Aug 22, 2017Researchers testing blackberry trellis for feasibility in Arkansas
Researchers with the University of Arkansas System Division of Agriculture’s Fruit Research Station are looking at the potential for an innovative trellis system to increase overall blackberry production in the state.
Amanda McWhirt, Extension horticulture crop specialist for the Division of Agriculture, is the primary investigator for a research project she said will last about five years, involving the use of what is known as a rotating cross-arm – or RCA – trellis in the cultivation of blackberries. Unlike a traditional, static trellis, on which blackberries grow vertically, the RCA trellis provides a near-horizontal platform that can rotate 100 degrees.
“The idea is that you can rotate it onto one side, so that the flowers come out on the top side,” McWhirt said. “Once flowering is complete, you rotate it 100 degrees, so that all the berries are then on one side of the trellis.”
While blackberry production is a relatively small slice of the state’s agricultural pie, berry varieties developed by the Division of Agriculture are in high demand, grown both in-state and around the world.
The RCA trellis was originally developed by Fumiomi Takeda, a research horticulturist for USDA’s Agricultural Research Service in West Virginia. Takeda said he developed the original RCA trellis model in about 1992. The technology is currently sold through a limited number of manufacturer-retailers, including Trellis Growing Systems in Fort Wayne, Indiana and Atlas Greenhouse Systems in Alapaha, Georgia.
“Just last week we discovered someone else is making these in the Ukraine,” Takeda said. “They grow blackberries there, and it’s a very cold, harsh environment at times.”
While the RCA’s horizontal platform lends survivability to relatively fragile berries in cold climates by making it possible to lay blankets over them, McWhirt’s research here in the southern plains is geared toward maximizing production, reducing chemical inputs and avoiding common problems.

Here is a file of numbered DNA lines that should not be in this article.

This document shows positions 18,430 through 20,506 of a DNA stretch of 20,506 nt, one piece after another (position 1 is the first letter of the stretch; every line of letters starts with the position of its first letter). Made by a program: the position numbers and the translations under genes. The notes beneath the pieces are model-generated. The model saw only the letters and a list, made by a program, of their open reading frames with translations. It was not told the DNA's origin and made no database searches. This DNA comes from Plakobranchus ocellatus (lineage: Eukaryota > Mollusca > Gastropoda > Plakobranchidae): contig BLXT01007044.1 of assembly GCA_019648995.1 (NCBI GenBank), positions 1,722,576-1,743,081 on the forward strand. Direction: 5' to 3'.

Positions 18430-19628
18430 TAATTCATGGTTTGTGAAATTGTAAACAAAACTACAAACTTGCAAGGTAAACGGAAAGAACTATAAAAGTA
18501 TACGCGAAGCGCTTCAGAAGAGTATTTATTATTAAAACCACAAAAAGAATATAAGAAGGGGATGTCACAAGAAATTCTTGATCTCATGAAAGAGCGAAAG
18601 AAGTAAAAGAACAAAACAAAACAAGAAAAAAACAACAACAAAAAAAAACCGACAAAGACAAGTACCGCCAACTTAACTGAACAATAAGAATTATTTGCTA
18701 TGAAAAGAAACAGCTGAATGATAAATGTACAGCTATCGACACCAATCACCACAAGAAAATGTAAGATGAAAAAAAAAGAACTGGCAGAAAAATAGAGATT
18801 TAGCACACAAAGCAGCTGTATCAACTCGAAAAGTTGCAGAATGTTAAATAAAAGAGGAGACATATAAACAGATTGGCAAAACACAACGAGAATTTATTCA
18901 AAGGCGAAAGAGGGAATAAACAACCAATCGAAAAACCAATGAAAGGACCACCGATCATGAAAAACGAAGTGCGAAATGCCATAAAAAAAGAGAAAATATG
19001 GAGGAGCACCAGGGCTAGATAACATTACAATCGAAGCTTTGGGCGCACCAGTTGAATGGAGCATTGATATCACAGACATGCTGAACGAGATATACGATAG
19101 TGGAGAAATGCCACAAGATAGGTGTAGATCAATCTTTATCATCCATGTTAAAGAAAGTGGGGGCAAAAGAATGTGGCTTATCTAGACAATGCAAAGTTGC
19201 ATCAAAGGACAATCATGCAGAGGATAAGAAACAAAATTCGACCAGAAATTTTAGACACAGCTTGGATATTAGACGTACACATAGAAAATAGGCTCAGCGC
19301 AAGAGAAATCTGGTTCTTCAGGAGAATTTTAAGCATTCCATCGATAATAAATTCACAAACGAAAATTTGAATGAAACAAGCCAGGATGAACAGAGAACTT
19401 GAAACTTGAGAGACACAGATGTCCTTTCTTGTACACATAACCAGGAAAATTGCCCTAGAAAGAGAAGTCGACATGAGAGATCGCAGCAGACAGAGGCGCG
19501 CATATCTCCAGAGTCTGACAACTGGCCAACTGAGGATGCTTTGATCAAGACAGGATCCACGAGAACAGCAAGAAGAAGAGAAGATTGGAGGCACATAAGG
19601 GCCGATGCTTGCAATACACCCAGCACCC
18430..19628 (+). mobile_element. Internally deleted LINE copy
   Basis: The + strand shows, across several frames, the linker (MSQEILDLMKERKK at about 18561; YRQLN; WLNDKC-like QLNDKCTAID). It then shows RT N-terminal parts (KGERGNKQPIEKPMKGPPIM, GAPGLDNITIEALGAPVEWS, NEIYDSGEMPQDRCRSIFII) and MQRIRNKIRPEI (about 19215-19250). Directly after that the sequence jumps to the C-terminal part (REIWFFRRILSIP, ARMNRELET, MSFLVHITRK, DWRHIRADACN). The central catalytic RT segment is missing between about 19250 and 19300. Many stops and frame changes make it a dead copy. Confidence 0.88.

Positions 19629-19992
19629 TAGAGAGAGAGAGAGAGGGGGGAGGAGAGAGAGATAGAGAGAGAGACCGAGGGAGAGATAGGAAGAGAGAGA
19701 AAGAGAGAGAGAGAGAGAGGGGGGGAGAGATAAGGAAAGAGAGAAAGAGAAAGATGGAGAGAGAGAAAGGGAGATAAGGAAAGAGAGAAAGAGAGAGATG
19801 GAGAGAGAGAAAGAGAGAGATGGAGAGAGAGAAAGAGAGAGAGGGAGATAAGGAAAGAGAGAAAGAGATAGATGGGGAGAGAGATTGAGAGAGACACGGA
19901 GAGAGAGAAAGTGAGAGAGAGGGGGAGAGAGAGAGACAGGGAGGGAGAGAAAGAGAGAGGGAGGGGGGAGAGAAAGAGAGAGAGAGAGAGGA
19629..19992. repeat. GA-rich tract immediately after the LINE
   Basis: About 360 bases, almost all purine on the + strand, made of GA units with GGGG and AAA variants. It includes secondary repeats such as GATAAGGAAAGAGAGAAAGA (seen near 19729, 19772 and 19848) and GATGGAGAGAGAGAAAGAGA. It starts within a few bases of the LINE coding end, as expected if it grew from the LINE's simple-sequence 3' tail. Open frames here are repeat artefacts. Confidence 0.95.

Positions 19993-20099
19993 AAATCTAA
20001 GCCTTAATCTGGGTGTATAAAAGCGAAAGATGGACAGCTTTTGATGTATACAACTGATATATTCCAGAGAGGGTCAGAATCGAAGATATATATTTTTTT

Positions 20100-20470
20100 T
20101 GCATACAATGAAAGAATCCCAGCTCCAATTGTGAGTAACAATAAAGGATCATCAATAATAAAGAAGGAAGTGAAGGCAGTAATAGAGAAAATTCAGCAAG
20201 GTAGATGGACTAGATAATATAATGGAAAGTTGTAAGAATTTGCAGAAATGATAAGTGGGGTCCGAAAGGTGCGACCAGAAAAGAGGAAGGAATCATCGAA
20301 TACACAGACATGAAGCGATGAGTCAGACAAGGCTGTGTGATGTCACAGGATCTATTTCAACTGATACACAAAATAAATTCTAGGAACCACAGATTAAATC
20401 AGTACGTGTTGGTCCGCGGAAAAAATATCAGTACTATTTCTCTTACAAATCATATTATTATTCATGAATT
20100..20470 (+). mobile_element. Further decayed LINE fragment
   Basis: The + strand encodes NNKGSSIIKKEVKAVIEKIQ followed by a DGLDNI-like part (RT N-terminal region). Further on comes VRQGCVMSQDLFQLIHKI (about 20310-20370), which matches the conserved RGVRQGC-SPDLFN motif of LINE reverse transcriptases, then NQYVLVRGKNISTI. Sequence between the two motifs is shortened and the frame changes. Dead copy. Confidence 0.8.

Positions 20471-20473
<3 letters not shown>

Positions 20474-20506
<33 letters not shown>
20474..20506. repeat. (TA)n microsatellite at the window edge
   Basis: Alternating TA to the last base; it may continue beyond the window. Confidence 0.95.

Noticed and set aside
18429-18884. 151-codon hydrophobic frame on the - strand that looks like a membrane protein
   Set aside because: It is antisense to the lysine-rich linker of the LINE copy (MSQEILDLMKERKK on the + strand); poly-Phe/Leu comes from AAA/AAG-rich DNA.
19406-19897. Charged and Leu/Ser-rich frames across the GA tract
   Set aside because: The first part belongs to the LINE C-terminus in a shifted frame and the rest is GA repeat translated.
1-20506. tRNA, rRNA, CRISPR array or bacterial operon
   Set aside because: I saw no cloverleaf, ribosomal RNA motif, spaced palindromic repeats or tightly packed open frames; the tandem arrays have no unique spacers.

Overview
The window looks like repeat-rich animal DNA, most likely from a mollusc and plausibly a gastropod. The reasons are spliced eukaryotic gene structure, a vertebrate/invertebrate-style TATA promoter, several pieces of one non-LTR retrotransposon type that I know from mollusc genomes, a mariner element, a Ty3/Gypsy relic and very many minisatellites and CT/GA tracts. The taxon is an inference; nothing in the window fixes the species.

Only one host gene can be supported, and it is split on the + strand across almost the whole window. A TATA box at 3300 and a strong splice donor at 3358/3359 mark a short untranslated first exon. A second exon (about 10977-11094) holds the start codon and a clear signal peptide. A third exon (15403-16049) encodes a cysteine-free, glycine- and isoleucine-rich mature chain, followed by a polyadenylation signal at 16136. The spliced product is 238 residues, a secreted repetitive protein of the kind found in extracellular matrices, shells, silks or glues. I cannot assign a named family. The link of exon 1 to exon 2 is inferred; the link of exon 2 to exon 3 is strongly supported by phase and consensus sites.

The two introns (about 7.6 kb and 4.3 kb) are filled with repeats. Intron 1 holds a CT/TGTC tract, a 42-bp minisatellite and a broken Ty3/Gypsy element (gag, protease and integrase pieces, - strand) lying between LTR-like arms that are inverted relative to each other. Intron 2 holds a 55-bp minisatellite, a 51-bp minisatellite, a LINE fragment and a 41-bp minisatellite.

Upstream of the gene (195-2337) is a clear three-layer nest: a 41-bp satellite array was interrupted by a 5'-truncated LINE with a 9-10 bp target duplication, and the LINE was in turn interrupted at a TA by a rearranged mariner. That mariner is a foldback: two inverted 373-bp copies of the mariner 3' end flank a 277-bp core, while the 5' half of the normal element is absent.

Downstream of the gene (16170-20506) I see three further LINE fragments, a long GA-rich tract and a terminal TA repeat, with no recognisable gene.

“In the South, we’re not so concerned about the temperatures getting low,” McWhirt said. “We’re doing it because you can orient the trellis so that the berries always stay in the shade. That’s one of our biggest issues in the South: We get a lot of weird fruit disorders, where blackberry druplets, the individual cells, will turn white, or you’ll pick them when they’re black, but in the refrigerator, they’ll turn black to red, and grocery stores don’t want to buy them that way. So putting them in the shade reduces temperatures, and helps to avoid lot of those disorders.”
Jackie Lee, Extension horticulture and integrated pest management specialist for the Division of Agriculture, is also involved in the trellis research, and will be studying the efficacy of fungicides and insecticides applied to blackberry plants on the RCA trellis.
McWhirt said that most blackberry growers in Arkansas grow between two and 10 acres of the fruit, with an average of 1,210 plants per acre, using traditional trellising systems. She said that growers typically yield 10-15 pounds of berries from each plant, although plant variety and weather conditions always affect yield.
McWhirt estimated that an RCA trellising system could cost two to three times what growers now pay for traditional trellising, which costs between $3,000-$5,000 an acre. And while an RCA system typically reduces input costs such as plants and chemicals, there may be additional labor costs associated with workers training the blackberry canes to the trellis system. McWhirt and her team plan to evaluate the economics of the system as part of their research, she said.
McWhirt said blackberry plants were first attached to the RCA trellis system at the Clarksville station in May. The first year of the project will be spent getting the plants established, followed by another four to five years of data collection and preliminary research.
“The biggest question we’re trying to answer is one of whether growers will get more yield per foot of linear growth with this trellis system,” McWhirt said. “With this system, you actually have fewer plants per acre, so that cost is lower. But you’re actually getting more fruiting laterals per linear foot of row, in theory, so there’s more places where fruit can be produced.”
To learn about blackberries in Arkansas, contact your local Extension agent or visit University of Arkansas Cooperative Extension Service website.
— Ryan McGeeney, University of Arkansas System Division of Agriculture
Source: University of Arkansas